Tag Archives: S&P 500

Index Rehab: Is Backwardation Back In-Style?

My colleague, David Blitzer, is discussing index construction in his blog series “Inside the S&P 500”, and so far has reviewed selecting stocks and the float adjustment. While the index construction principles of transparency, liquidity, and systematic rules-based methodologies are widely similar between equities, commodities and other asset classes, there are details that distinguish the asset Read more […]

Sell in May and go away. You’re sure?

We’re all familiar with that old adage.  The theory says that trading slows during the summer months, markets can be a bit more turbulent and you’re better off closing out your positions, getting to the beach and enjoying your Pimm’s Cup in relative peace. But as my colleague Craig Lazzara pointed in his recent post, Read more […]

That Was Easy

If every month were like July, equity investors would have an easy life.  The most striking thing about July’s U.S. equity market performance was how consistently good it turned out to be.  The S&P 500 was up +5.09%, with the Mid Cap 400 ahead of that pace (+6.20%) and the Small Cap 600 further ahead Read more […]

A Conventional Down Month

Whenever you want to argue that rising interest rates are bad for the stock market, count June 2013 as a point in your favor.  The long end of the US Treasury yield curve notched a -4.07% decline in June (following May’s -6.71% tumble), as rates on the S&P/BGCantor 20+ Year US Treasury Index rose by 66 Read more […]

Volatility: Love It or Leave It

Investors are rightly concerned about the future course of equity prices, especially in the context of the Federal Reserve’s bruited tapering of QE3, and it’s obviously true that equity market volatility has increased sharply since the beginning of May. Rising volatility typically means lower stock prices — the correlation of the S&P 500 and the Read more […]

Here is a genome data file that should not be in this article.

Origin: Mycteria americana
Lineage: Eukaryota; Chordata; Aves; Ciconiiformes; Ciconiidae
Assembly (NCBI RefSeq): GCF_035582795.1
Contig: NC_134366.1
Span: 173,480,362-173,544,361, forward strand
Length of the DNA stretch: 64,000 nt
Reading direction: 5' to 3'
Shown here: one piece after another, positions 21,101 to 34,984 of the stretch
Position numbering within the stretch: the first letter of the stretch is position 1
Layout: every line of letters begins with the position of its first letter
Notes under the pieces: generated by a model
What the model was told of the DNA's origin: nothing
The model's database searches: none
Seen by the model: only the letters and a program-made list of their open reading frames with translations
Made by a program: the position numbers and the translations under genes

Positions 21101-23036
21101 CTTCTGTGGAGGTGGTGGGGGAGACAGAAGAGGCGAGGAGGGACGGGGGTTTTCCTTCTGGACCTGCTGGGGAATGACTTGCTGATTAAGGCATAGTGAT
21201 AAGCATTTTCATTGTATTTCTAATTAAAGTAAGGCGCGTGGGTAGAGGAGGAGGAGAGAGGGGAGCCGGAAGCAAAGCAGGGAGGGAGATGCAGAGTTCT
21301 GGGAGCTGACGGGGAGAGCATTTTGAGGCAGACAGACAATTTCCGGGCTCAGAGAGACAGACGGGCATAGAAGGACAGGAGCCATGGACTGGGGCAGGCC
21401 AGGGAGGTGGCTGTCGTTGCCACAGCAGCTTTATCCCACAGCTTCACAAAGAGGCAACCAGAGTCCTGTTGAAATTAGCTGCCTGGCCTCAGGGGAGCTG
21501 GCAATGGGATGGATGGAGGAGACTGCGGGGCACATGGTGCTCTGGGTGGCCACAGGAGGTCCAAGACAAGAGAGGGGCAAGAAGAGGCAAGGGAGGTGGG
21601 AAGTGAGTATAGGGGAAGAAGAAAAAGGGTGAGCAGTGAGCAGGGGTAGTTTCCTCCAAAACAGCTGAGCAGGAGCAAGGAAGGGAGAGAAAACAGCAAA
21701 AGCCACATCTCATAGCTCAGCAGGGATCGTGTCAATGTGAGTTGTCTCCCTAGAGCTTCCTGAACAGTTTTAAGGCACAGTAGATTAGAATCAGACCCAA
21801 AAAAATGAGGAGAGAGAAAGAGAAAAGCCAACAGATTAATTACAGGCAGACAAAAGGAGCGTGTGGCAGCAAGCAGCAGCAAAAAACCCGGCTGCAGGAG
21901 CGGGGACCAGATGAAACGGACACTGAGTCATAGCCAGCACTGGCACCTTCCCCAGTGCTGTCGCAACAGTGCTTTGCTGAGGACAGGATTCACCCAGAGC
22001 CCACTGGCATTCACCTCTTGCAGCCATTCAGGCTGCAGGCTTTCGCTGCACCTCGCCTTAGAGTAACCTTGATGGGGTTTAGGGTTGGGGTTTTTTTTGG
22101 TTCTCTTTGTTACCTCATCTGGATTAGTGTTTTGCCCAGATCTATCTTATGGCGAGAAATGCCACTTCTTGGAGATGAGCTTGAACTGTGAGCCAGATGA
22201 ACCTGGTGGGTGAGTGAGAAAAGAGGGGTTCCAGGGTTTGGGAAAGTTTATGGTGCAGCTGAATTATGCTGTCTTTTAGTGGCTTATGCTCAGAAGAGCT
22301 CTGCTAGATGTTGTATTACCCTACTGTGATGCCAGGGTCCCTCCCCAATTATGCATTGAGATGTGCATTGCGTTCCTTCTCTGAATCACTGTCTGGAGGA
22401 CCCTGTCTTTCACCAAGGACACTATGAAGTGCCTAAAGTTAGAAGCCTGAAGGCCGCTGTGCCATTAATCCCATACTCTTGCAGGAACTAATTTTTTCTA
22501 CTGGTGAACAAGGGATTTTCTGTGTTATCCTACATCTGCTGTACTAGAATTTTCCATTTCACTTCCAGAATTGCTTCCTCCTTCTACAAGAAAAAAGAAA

A PIP Off the Old Block

The staff of the Financial Industry Regulatory Authority (FINRA) recently issued an opinion letter discussing the use of “pre-inception index performance (PIP)” data in communications about exchange-traded financial instruments.  Importantly, the letter permits the use of PIP data (i.e., backtested or simulated results) in presentations to institutions (although not to retail investors). No good deed Read more […]

A safer bet?

http://www.pensionsage.com/pa/a-safer-bet.php Read the article in PensionsAge by Peter Carvill, looking at the shifting commodities landscape. In recent decades, investment by pension funds into commodities has been seen as something approaching what may be described as a way to counter-balance the risks from traditional stocks and bonds. As The Role of Commodities in an Institutional Portfolio states: Read more […]

Low Volatility: Success or Failure?

One of the consequences of May’s shift in leadership of the U.S. equity market from defensive to cyclical sectors has been the underperformance of most (if not all) low volatility strategies. Does this mean, as some commentators have suggested (e.g. see http://www.indexuniverse.com/hot-topics/18860-when-low-volatilitty-bites-back.html?showall=&fullart=1&start=4), that low volatility strategies “failed?” Making a judgment of success or failure, about Read more […]

Equity Auguries?

The market for credit default swaps is typically not well-understood by equity investors (myself emphatically included).  This is unfortunate, since the price of insuring a company’s bonds (which is what a CDS measures) can sometimes provide insight into the same company’s equity securities. For example, in September 2012, the S&P 500 financials sector began to Read more […]

Joining the Index Club

The Wall Street Journal recently urged its readers to “Beware of Index Funds That Aren’t” (http://on.wsj.com/Xycv7P). If some soi-disant index funds “aren’t,” which ones “are” — or, at the most basic level, what is an index? A good working definition of an index is this: an index is a portfolio in which constituent and weighting Read more […]